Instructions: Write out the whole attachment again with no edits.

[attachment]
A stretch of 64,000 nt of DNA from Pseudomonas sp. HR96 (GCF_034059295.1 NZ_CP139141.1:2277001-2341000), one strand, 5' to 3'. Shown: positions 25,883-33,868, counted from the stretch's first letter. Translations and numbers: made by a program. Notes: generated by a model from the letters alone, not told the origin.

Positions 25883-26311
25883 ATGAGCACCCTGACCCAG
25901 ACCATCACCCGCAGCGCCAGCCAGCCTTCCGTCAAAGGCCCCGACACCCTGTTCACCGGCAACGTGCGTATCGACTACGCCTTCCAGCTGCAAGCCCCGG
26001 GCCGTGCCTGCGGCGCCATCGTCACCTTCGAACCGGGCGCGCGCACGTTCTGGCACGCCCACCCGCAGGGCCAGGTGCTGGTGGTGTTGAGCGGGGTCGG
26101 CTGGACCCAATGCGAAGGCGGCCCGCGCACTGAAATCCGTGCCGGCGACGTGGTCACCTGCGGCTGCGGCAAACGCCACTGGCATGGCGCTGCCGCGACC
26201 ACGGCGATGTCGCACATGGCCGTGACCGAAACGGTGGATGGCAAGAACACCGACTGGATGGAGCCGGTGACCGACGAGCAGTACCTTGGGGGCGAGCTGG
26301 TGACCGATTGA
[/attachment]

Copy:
A stretch of 64,000 nt of DNA from Pseudomonas sp. HR96 (GCF_034059295.1 NZ_CP139141.1:2277001-2341000), one strand, 5' to 3'. Shown: positions 25,883-33,868, counted from the stretch's first letter. Translations and numbers: made by a program. Notes: generated by a model from the letters alone, not told the origin.

Positions 25883-26311
25883 ATGAGCACCCTGACCCAG
25901 ACCATCACCCGCAGCGCCAGCCAGCCTTCCGTCAAAGGCCCCGACACCCTGTTCACCGGCAACGTGCGTATCGACTACGCCTTCCAGCTGCAAGCCCCGG
26001 GCCGTGCCTGCGGCGCCATCGTCACCTTCGAACCGGGCGCGCGCACGTTCTGGCACGCCCACCCGCAGGGCCAGGTGCTGGTGGTGTTGAGCGGGGTCGG
26101 CTGGACCCAATGCGAAGGCGGCCCGCGCACTGAAATCCGTGCCGGCGACGTGGTCACCTGCGGCTGCGGCAAACGCCACTGGCATGGCGCTGCCGCGACC
26201 ACGGCGATGTCGCACATGGCCGTGACCGAAACGGTGGATGGCAAGAACACCGACTGGATGGAGCCGGTGACCGACGAGCAGTACCTTGGGGGCGAGCTGG
26301 TGACCGATTGA